Regarding Wikipedia vs Ward's Wiki, and painting with the broadest of brushes, I'd say that Ward's Wiki is a wonderful practical joke or hypermedia art project, whereas Wikipedia is a project to create an encyclopedia that only incidentally uses Wiki technology – how many Wikipedia users know how to edit, let alone create, a page? 1%? 1‰? Put differently: Wikipedia has little place in a discussion of wikis in general, it's simply one successful application of Wiki technology.
I think wikis have one important feature: they put naming front and center; the rest (including "everybody can edit everything") is up for horse-trading. And that's where apenwarr's question is interesting:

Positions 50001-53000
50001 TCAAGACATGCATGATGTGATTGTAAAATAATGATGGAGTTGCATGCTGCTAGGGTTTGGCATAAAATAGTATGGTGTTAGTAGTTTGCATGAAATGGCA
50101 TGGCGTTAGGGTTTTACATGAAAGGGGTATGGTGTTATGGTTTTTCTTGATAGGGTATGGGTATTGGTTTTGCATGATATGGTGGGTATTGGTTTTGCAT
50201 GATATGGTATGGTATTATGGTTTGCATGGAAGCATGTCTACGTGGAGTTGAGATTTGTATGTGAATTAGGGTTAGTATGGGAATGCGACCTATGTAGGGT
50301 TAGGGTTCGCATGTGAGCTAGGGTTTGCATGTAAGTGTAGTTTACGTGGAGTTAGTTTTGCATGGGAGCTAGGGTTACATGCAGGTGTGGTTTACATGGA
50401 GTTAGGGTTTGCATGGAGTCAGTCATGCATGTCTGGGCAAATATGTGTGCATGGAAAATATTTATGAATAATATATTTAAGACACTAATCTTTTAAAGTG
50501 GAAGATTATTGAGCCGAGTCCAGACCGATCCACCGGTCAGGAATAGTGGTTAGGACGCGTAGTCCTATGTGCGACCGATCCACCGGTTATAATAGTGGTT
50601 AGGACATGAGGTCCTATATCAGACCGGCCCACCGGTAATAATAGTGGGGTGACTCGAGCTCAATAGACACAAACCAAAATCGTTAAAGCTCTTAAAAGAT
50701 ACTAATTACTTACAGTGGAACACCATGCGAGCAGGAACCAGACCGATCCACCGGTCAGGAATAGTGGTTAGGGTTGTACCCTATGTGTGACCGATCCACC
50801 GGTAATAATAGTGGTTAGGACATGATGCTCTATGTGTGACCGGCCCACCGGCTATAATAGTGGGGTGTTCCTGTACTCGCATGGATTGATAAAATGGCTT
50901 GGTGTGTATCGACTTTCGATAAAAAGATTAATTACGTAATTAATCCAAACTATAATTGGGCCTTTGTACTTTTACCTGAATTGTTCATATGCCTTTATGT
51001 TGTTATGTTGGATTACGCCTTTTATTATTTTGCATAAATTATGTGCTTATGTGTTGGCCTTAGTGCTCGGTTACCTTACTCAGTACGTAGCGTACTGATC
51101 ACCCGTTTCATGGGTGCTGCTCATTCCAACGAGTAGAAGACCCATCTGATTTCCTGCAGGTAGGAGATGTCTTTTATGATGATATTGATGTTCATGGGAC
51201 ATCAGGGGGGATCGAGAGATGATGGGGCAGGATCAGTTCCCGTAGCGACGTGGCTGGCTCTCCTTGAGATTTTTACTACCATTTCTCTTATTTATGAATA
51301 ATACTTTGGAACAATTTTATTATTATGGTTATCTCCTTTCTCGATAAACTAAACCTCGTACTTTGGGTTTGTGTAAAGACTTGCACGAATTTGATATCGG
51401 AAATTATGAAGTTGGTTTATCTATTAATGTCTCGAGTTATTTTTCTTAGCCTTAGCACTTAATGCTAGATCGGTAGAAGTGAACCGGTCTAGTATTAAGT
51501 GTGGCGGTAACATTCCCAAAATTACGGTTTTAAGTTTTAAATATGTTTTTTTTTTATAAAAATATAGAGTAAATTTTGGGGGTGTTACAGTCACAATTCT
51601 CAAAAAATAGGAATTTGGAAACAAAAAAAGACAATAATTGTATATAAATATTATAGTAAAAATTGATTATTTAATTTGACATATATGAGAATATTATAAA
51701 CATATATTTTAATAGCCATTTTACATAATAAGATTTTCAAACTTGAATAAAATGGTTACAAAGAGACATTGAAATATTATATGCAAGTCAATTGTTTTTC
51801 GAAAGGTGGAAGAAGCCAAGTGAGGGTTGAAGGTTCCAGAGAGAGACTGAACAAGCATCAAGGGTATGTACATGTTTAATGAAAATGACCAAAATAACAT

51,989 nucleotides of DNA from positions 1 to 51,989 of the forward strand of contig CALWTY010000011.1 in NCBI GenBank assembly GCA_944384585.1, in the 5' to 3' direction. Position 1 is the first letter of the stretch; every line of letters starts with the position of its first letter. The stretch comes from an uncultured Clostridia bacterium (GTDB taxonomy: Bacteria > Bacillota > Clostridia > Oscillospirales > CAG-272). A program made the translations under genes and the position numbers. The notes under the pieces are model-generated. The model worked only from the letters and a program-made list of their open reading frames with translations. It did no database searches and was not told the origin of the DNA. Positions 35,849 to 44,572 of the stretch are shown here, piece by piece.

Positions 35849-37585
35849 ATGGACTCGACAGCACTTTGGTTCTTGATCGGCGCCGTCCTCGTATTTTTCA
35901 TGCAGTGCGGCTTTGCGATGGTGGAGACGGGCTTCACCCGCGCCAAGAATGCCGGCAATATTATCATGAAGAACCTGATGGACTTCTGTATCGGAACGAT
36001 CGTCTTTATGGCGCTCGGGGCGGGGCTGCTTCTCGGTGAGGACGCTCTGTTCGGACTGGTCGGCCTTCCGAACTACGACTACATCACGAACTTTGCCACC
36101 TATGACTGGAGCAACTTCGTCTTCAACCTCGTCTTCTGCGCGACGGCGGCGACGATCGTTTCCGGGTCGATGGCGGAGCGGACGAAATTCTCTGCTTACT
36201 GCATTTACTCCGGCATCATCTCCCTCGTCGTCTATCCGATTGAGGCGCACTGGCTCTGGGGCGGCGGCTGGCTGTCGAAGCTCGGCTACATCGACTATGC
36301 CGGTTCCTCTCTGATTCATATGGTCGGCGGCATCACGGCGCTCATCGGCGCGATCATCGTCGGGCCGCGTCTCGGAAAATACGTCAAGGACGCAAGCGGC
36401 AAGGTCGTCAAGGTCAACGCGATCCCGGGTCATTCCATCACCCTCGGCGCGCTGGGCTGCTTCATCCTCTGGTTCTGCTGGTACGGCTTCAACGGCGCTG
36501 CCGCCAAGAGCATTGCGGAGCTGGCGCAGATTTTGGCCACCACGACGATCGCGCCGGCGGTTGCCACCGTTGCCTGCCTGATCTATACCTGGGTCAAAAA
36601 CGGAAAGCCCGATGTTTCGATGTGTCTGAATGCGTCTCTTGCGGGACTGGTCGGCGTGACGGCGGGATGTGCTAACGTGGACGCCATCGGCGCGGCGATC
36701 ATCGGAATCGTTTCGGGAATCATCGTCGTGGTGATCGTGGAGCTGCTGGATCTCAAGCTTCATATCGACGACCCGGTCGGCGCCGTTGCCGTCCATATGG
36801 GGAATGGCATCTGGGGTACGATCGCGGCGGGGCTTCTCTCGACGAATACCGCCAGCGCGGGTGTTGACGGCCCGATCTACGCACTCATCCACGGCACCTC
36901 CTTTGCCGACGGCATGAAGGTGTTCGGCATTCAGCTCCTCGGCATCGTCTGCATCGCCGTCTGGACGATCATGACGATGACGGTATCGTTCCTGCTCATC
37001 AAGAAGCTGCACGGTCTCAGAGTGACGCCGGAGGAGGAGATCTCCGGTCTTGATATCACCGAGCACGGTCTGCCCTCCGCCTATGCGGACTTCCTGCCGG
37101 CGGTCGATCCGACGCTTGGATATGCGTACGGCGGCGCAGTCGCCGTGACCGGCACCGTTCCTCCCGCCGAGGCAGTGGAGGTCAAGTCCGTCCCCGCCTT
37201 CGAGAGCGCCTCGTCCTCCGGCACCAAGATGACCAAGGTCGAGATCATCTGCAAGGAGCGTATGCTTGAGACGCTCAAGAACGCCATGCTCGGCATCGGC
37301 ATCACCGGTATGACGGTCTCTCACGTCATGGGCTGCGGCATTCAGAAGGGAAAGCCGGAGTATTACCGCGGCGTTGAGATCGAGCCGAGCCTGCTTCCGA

How do you create a vibrant community, but allow for private topics and discussion, but allow for public topics and discussion, and allow me to work for more than one company at a time with multiple private discussions, and have my WikiWords always end up pointing where they're supposed to?Having your WikiWords always end up pointing where they're supposed to is of course a general AI problem. But I think there's some scope for principled approaches to naming in Wiki tech. More later, have to hack.